“Come on,” said Achilleus, and his fighters fanned out in the road. With Arran and Freak at the front, they marched over to where at least twenty grown-ups had formed into a crude circle.

  There was a shout from above, and a flaming torch arced out into the night, turning end over end and landing in a shower of sparks near the restless circle.

  The grown-ups were thrown into a mad panic, and Arran started to run, charging into them, barging through the mass of bodies to get to the center, smashing skulls to left and right as he went.

  Achilleus came behind, jabbing with his spear. Making sure none of the grown-ups closed the gap.

  Josh was shouting at the grown-ups.

  “Come on, you ugly freaks, come and get it!”

  The boy in the patchwork coat was on the ground, clutching a piece of sharp wood. Arran grabbed him by the arm.

  “Move it!” he shouted, dragging him to his feet. He pushed him toward Achilleus’s team, who formed a protective ring around him. The circle of grown-ups had broken apart and formed into a loose milling mob. Arran realized that the way back to the shop was blocked. But then he saw a crazed flurry of activity, and the grown-ups bolted to one side like a disturbed shoal of fish.

  It was Freak. He’d gone berserk. Yelling and screaming, lashing out with his spear with no regard for his own safety.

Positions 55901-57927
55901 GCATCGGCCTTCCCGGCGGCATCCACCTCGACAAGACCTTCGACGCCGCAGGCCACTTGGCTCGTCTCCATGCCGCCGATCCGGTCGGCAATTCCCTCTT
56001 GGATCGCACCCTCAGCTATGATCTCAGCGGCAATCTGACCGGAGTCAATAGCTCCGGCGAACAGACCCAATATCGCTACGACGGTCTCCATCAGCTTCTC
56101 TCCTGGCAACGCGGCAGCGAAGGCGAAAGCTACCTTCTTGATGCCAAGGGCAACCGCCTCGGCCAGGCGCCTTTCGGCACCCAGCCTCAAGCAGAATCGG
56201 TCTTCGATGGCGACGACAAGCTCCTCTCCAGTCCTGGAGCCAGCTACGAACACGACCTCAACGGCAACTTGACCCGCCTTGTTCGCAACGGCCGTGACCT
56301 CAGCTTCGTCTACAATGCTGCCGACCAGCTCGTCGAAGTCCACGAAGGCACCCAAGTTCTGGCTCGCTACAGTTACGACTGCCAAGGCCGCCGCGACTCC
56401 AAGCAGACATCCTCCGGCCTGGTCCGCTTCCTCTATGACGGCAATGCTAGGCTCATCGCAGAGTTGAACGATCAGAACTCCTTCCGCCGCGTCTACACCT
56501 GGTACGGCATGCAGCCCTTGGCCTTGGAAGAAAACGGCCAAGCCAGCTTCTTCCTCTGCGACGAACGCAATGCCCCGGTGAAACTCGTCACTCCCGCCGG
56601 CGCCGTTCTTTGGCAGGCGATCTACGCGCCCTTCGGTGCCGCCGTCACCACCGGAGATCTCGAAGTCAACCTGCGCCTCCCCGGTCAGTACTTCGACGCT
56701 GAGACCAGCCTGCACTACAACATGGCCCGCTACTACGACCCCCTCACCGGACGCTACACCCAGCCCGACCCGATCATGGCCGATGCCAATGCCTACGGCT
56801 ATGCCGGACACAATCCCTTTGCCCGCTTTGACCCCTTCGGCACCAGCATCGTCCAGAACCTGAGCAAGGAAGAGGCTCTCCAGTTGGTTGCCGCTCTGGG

“Leg it!” Arran shouted to Achilleus. “Get him inside!”

  Achilleus’s team made it back to the shop and pushed the patchwork kid through the barricade to where Maxie’s group was waiting.

  “Take him into the shop,” Achilleus said. “Watch him.”

  Arran was looking for Freak. He had lost sight of him in the chaos.

  There he was.

  He’d fallen; a grown-up was on him, his hands at his throat.

  “Achilleus! With me!”

  Arran was running. His lungs on fire. He wasn’t going to make it in time.

  There came a sharp crack and the grown-up toppled over, felled by one of Ollie’s slingshots. Then Arran and Achilleus and the others were there, weapons a blur, and Freak was on his feet.

  He pointed down the road, too tired to speak. Arran looked where he was pointing. He could just make out a fresh mob of grown-ups charging toward them from the crossroads.

  Arran stood his ground, ready for anything. All his doubts were forgotten. He was focused on trying to stay alive and protect his friends. Achilleus’s fighters were with him, spears bristling as the grown-ups came on like a wave surging on a beach. But at the last moment the grown-ups parted and ran past the little knot of kids. They had no appetite for a fight. Arran quickly saw why. They weren’t attacking, they were retreating.